FHA Mortgage Guidelines have been updated in 2018:
One of the biggest changes has come in the way of Collection and Chargeoffs:
You can qualify for an FHA Insured MOrtgage with unpaid collections: Here are the TRUE guidelines issued by HUD. However, you need to make sure your LENDER is not using their OVERLAYS that may require any and all collections to be paid in FULL. We will discuss OVERLAYS in this BLOG.
Non-Medical Collection Accounts
- Let’s go over an example of this:
- the borrower has $10,000 in unpaid collections
- 5% ($500) will be added to the borrower’s monthly debts
This is NEW in 2018 and may cause many potential Home Buyers from being able to purchase a home.
CHARGED OFF ACCOUNTS
FHA does not require that outstanding charged off accounts be paid in order to qualify for FHA Loans.
- The 5% rule on outstanding collections balance does not apply with charged off accounts
- Charged Off accounts is always has a dollar amount balance on credit reports
- That balance is the amount charged off
- Borrowers cannot have credit disputes on charged off accounts
- There are times where charged off accounts are reported as Profit And Loss on credit reports
- Charged Off Accounts and Profit And Loss are the same on credit report verbiage
- Debt to Income ratio – The guidelines offered by FHA state that the maximum debt to income ratio is 56.9% so long as the customer has a minimum credit rank of 620. However, specific lenders will not approve a loan if the debt to income ratio is over 43%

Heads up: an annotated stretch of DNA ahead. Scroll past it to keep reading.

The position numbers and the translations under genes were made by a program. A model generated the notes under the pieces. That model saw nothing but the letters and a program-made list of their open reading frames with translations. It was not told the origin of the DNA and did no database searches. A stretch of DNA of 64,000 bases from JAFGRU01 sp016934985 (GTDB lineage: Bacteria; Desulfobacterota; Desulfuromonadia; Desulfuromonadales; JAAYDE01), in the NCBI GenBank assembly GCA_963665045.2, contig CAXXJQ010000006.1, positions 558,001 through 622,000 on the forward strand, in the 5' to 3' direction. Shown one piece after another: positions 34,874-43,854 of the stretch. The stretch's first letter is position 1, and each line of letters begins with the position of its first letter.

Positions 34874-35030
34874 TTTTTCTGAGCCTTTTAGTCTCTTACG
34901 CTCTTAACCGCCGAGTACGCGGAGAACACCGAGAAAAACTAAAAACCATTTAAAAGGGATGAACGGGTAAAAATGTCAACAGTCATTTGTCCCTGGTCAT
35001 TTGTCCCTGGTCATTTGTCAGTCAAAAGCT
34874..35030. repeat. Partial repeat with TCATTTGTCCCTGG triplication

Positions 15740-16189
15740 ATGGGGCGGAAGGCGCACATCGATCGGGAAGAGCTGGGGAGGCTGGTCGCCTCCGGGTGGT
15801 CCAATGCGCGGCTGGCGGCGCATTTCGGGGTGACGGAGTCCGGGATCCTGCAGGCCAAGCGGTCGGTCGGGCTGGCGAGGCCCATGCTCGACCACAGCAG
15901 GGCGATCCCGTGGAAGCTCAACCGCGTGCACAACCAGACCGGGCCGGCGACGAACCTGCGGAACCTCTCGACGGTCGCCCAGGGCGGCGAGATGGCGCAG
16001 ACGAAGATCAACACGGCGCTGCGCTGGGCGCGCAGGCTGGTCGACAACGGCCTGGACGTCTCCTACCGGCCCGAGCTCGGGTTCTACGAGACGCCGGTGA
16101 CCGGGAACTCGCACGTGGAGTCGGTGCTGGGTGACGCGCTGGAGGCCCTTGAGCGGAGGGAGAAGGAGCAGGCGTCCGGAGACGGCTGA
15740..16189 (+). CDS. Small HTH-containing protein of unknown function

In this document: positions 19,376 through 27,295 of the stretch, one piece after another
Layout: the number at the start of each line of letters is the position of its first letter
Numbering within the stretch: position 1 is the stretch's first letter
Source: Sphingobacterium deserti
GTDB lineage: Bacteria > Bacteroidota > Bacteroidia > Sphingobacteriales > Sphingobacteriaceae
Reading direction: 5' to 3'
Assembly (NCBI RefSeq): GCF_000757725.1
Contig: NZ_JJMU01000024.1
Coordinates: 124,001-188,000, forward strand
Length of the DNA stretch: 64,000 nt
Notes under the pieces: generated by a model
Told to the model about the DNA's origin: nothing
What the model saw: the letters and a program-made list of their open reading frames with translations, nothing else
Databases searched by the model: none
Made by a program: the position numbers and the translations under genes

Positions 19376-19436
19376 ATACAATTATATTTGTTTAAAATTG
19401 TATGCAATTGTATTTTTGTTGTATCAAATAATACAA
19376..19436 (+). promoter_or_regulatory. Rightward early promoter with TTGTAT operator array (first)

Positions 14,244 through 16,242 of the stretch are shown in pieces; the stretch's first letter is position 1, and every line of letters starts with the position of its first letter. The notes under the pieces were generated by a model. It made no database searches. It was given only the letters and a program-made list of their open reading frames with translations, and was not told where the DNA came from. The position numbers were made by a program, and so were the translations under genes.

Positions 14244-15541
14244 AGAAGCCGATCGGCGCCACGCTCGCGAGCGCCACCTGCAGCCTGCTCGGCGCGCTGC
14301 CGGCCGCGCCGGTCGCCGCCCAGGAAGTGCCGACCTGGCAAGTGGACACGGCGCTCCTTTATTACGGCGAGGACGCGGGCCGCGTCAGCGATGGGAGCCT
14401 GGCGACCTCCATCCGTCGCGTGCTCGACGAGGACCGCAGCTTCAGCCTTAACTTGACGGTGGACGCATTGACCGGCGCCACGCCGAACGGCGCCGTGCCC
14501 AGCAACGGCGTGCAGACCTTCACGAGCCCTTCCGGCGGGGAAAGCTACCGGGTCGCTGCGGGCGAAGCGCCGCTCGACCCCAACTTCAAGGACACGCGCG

- Minimum credit scores – FHA states that a credit score of at least 580 is all that is needed for loan approval. But, the majority of lenders require a score of 620 to 640 in order to be considered for any type of home loan.
- Down Payment requirements – Fannie Mae and Freddie Mac have clear rules that allow borrowers to buy a home with only a 5% to 10% down payment using a conventional mortgage. However, if a person’s credit score is below 700 or if their debt to income ratio is on the high end, there may be an issue. The lender may increase the interest rate on the mortgage by 0.125% up to 0.50%. Or, they may require a bigger down payment.
- Bankruptcy requirements – After a person is discharged from bankruptcy they may apply for a mortgage loan. However, most lenders ask customers to wait at least one year and as much as two years once the discharge is complete. Lenders will go so far as to require specific waiting periods for different types of loans.
- Property types – The VA mortgage is available to veterans for almost any kind of property. But, certain lenders may not offer a VA mortgage for a condo or a manufactured home.
- Credit History – Having a diverse range of credit lines is often a good way to boost your credit score and prepare for a home loan. Lender overlays may require a certain number of credit accounts along with a minimum number of years of payment history in order to qualify for a loan.
- Minimum Reserves – In the mortgage world reserves are used to describe cash assets owned by the borrower. Typical examples include checking accounts, savings accounts, money market accounts, certificate of deposits, stock and bond investments and retirement accounts. The mortgage guidelines may not require a specific amount of reserves or only enough reserves to cover 2 or 3 mortgage payments. On the contrary, a lender may have a set rule that all conventional loan approvals require the borrower to have 6 months of reserves.